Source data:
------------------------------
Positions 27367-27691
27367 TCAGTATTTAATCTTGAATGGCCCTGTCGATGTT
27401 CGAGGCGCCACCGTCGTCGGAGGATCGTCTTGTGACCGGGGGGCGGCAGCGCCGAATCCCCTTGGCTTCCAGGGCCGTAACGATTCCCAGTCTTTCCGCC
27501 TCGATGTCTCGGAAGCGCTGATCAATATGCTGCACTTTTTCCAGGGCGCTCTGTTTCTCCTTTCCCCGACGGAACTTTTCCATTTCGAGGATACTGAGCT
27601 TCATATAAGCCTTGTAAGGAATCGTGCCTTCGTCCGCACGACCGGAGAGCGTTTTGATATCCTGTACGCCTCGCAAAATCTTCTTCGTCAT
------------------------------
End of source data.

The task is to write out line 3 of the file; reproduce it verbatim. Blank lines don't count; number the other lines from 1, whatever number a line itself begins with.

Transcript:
27401 CGAGGCGCCACCGTCGTCGGAGGATCGTCTTGTGACCGGGGGGCGGCAGCGCCGAATCCCCTTGGCTTCCAGGGCCGTAACGATTCCCAGTCTTTCCGCC